Patent application title: MODULAR ROTARY MULTI-SENSOR SENSOR RING
Wayland E. Tobey (Sauk City, WI, US)
IPC8 Class: AB25J1308FI
Class name: Data processing: generic control systems or specific applications specific application, apparatus or process robot control
Publication date: 2009-04-02
Patent application number: 20090088896
Patent application title: MODULAR ROTARY MULTI-SENSOR SENSOR RING
Wayland E. Tobey
LATHROP & CLARK LLP
Origin: MADISON, WI US
IPC8 Class: AB25J1308FI
An intelligent modular rotary multi-sensor sensor ring platform for such
uses as in mobile robotics allows a few sensors to scan the local area
and environment, provides a cost saving, volume and a power savings as
well as reducing calibration and maintenance costs. The sensor ring
platform has a large internal diameter allowing a maximum area for the
chassis structural elements as well as other equipment located in the
chassis. Local sensor signal processing is combined with time, rotation
speed and position data stamps to allow processed data to be used locally
as well as to be transferred to other systems or subsystems or for data
1. A sensor ring platform mountable onto a robot having a frame, the
sensor ring comprising:a ring-shaped platform provided around the frame
of the robot;a drive system usable to rotate the platform around the
frame; andlogic control circuitry, wherein:the sensor ring platform
includes at least one sensor; andthe logic control circuitry controls at
least one of at least one sensor and the drive system in response to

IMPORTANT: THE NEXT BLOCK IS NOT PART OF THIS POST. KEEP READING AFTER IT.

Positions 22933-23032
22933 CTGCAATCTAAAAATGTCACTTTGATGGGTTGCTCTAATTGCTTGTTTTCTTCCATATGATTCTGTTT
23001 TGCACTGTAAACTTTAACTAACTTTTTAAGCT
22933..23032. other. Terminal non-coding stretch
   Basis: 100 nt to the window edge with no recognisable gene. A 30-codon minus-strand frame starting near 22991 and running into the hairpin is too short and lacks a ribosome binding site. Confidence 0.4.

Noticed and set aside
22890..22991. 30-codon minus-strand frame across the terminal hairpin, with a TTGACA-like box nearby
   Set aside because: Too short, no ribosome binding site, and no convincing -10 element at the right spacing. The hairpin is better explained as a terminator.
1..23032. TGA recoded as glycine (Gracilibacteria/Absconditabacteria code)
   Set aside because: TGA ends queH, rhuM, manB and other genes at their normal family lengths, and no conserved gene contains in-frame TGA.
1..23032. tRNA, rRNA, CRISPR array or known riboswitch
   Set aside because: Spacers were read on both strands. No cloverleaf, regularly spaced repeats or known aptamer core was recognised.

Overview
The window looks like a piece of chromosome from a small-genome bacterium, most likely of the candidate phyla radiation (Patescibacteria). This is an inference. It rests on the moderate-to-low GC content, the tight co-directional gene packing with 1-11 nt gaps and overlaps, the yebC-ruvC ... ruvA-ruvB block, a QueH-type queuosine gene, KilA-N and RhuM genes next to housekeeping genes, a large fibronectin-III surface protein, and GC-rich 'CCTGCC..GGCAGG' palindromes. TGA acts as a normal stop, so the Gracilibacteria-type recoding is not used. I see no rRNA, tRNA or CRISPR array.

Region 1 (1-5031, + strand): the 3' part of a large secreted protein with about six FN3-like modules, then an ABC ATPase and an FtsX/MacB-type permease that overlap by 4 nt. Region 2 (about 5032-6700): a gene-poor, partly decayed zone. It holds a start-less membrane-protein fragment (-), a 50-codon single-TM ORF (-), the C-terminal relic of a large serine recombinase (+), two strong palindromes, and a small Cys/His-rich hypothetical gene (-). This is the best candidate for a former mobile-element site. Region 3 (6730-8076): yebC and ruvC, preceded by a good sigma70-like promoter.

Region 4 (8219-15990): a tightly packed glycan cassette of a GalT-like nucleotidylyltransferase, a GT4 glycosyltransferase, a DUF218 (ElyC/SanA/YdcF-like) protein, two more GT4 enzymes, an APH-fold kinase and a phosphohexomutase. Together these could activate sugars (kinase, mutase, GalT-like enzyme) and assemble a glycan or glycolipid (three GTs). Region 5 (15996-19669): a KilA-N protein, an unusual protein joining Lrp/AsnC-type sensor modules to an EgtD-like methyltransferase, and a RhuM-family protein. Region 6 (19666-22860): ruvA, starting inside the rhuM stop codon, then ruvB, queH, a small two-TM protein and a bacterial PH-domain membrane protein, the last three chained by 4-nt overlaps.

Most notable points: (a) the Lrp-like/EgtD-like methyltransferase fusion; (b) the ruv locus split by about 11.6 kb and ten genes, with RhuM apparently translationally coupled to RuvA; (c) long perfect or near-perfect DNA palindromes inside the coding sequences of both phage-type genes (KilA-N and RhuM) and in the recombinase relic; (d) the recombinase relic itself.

output signals from at least one sensor
2. The sensor ring platform of claim 1, wherein the logic control circuitry comprises at least one of at least one embedded computer and at least one logic processor.
3. The sensor ring platform of claim 1, wherein the ring-shaped platform comprises a plurality of sections coupled with each other, at least two of the sections being hingedly coupled to each other and at least two of the sections being from each other.
4. The sensor ring platform of claim 1, further comprising a slip ring electrical connection usable to transmit electrical signals between the sensor ring platform and the frame of the robot while the sensor ring platform is rotating.
5. The sensor ring platform of claim 1, wherein the drive system comprises a motor associated with the platform and a gear on the robot.
6. The sensor ring platform of claim 5, wherein the motor associated with the platform is mounted in the platform.
7. The sensor ring platform of claim 5, wherein the motor associated with the platform is mounted on the platform.
8. The sensor ring platform of claim 1, wherein the logic control device is capable of receiving signals from at least one of the at least one sensor and engaging the drive system in response to the received sensor signals.
9. The sensor ring platform of claim 1, wherein the at least one sensor comprises at least one sensor mounted in the platform.